4. Reload FireFox

Ok, I can't believe I put this. But, if you use FireFox, you might be aware of Firefox's memory leaks. After using Firefox for some time, it can quickly take up a lot of your RAM. This can especially slow down your computer. If you've had Firefox open awhile, clear your cache, reload FireFox, and continue web surfing.

5. Use Trillian

Do you use a lot of IM Messengers? If you do, consider downloading Trillian. AIM, MSN, and Yahoo Messenger all use up a LOT of memory. With Trillian, you can connect to all of them with just one messenger. And honestly, Trillian uses less memory then either AIM, MSN, or Yahoo. Imagine how much memory it takes to run all three at once. If you are doing that, just download Trillian.

Hopefully these tips will help you to speed up that old computer. Good luck!

READ MORE - Five Tips For Speeding Up Your Computer

How to Get Rid of TEMP Files on Windows XP

If you are reading this it means your computer is slow, you noticing your hard drive is getting smaller or you just plain want to get rid of temp files. Maybe it's all of the above. Whatever the case may be, temp files are an annoying bunch of files that remain behind in your Pc or laptop even after you deleted the folder or program. Even disk clean up cannot get rid of them. Here it's how to get rid of them once and for all.

The first thing you want to do is close ALL open programs, including any running in the background, like Messenger, your anti-virus program, or anything else.

Next we're going to Click on the start button, then Search. Now in the dialog box, make sure where it says "what do you want to search for" pick files and folder option. Next window on the part where it says "look in" make sure it is looking at your C: drive (if you have other hard drives or partitions, be sure to select "All Local Drives") Now make sure there is a check in the box next to where it says "include sub folders". (This is in the "More Advanced Options" in XP. Also, in Windows XP you need to put checks in the boxes that say "Search hidden files and folders" and "Search system folders".) Next were going to click your mouse pointer in the box that says "All or part of the file name and type the following, exactly as I have put it here.


That's........ asterisk period t m p comma asterisk period c h k comma tilde asterisk period asterisk .....Remember NO SPACES.

This is very important; The "tilde" which is the little squiggle above the Tab key on the left end of your keyboard.....DO NOT FORGET THE TILDE as ~*.* will find all files which begin with ~, but *.* but if you don't add it XP would find all files on the drive and you DON'T want to do that!! To be sure you've got it right, just highlight and copy paste this ---- *.tmp,*.chk,~*.* ----copy it and paste it in the search file name box.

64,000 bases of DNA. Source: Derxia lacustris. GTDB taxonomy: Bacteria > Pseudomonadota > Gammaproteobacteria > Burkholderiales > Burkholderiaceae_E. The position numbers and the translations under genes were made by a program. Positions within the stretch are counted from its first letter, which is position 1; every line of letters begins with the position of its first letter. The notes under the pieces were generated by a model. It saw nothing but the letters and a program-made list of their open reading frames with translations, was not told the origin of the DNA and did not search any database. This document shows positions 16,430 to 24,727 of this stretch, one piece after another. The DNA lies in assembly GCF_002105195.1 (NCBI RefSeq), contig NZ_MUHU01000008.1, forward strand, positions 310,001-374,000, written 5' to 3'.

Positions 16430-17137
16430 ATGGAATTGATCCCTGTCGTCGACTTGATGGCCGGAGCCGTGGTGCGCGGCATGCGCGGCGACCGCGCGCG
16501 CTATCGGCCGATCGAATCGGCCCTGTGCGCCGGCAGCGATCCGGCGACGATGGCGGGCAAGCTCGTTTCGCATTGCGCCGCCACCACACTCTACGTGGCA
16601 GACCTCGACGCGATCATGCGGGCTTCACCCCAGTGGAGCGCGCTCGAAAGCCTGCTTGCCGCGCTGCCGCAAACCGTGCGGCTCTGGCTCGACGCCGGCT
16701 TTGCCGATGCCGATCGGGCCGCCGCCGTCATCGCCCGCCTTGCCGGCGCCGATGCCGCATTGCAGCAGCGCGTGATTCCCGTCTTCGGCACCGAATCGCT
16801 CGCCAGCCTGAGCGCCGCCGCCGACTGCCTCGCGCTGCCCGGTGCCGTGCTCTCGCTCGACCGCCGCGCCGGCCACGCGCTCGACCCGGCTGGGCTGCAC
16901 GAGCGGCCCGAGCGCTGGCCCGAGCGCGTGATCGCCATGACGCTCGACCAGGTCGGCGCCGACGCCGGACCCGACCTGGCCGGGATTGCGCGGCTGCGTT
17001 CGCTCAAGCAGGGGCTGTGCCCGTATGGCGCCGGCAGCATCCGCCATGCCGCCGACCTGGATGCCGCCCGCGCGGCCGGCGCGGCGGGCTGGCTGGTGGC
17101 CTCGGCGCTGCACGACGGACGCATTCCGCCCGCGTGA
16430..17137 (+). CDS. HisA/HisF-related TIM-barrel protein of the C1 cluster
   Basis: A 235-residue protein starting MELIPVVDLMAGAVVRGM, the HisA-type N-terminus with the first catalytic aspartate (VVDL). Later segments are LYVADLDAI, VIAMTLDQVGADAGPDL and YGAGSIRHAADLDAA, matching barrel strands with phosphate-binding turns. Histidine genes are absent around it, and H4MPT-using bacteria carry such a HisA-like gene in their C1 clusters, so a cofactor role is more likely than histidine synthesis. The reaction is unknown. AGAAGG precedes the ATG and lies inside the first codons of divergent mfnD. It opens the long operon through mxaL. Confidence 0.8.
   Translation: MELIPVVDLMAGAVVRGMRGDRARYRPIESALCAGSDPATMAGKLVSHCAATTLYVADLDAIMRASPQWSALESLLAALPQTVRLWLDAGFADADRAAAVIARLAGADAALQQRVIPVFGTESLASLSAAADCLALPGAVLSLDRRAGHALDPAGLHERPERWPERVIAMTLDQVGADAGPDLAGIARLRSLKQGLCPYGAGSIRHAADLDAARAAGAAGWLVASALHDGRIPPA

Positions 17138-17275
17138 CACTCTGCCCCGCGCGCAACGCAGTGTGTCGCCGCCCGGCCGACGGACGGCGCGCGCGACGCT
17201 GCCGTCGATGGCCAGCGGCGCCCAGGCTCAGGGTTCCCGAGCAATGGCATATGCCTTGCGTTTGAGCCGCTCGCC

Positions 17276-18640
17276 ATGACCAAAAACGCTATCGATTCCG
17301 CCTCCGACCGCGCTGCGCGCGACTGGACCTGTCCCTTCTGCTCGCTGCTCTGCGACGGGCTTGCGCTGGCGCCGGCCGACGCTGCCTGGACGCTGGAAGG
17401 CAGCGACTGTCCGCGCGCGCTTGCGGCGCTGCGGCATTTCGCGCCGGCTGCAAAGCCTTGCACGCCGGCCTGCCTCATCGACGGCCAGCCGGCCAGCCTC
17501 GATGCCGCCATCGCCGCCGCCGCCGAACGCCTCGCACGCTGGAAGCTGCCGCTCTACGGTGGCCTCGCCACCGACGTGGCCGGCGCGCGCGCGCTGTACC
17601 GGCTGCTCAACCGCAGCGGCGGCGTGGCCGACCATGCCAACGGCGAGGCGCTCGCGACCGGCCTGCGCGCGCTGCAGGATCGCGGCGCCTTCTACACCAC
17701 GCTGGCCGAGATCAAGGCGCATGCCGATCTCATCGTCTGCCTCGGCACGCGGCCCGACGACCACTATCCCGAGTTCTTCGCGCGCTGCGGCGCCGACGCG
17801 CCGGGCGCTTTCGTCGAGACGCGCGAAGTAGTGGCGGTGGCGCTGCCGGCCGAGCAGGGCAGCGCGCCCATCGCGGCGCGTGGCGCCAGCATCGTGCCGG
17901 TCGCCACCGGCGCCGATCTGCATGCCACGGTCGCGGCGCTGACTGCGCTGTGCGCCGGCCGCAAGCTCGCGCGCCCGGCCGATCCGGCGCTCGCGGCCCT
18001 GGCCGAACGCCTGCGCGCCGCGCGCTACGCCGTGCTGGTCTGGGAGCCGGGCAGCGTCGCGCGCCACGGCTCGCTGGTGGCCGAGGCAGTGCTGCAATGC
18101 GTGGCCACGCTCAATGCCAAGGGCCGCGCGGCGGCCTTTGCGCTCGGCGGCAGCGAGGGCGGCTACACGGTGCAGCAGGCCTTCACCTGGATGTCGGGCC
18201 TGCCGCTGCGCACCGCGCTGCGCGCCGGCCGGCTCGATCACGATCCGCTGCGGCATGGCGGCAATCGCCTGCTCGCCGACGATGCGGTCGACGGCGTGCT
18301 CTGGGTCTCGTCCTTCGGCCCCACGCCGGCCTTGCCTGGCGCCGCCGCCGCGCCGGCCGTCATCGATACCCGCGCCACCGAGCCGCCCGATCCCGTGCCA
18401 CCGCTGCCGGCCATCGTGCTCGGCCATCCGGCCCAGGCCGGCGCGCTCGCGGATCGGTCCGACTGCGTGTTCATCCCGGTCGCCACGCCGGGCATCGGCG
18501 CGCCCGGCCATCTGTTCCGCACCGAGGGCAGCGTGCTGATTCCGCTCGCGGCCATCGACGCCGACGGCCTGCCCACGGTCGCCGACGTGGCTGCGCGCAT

It may take a while but once it finds all the files, there may be a long list depending on the last time you did this. At the bottom, it's going to tell you how many TEMP files it found. In Windows XP, if it didn't find any files, you need to go to My Computer, click on the Tools menu and choose Folder Options. Next you will click on the View tab and scroll thru that list to make sure the "Show hidden files and folders" is checked and that the "Hide protected operating system files" is NOT checked. Do this, and then try the search again.

Next you going to Hit ctrl+a to select them all, or select all from the edit button. Next hit your delete key. Chances are it won't delete some of them, that's because the files may be attached to a program running in the background. In that case you may have to delete them one at a time. You may have to select a few at a time until you are left with only the ones the current program is using. If one or two won't delete, they may delete when you reboot. Remember Windows XP tends to hang onto temp files more than the earlier versions of windows, so you may run into a few that you can't delete. At this point they may only be like 2 or 3 if that many. If you have more than that, then try doing it in SAFE MODE.

Typically most of all of these files and folders are safe to delete. Removing them can speed up your Pc or laptop and help you regain space. It may even get rid of a problems your Pc or laptop may be having. Of course some people will naturally be concerned about deleting these files. I was one of them when I did this to my Pc and laptop. If that is the case then you can simply leave the files you deleted in your recycle bin for a few days until you are sure everything is working properly. In the event you have a problem, you can always restore the files from the recycle bin... But I am sure in a few days you will be going into your recycle bin to permanently delete them all.

Remember, if you are unsure of the files; just leave them in the recycle bin for a few days. It's what I always do. That way you can be safe. Hope this helps.

READ MORE - How to Get Rid of TEMP Files on Windows XP

Find and Replace Text - Complete Information

Each of us needs to create, edit many documents daily as it is impossible to do so manually. That is why number of tools and utilities programs has been created to search the content, edit them or replace the contents.

While working with word documents or power point presentations or excel spreadsheets one usually deals with limited number of such files at a time. Most of the processing tools are enough for such kind of tasks like searching or editing within two three documents. One can easily search for a particular phrase, word and find them and perform the required operation. However, when one is working across multiple documents, such a task become very complex and most of the tools do not work properly.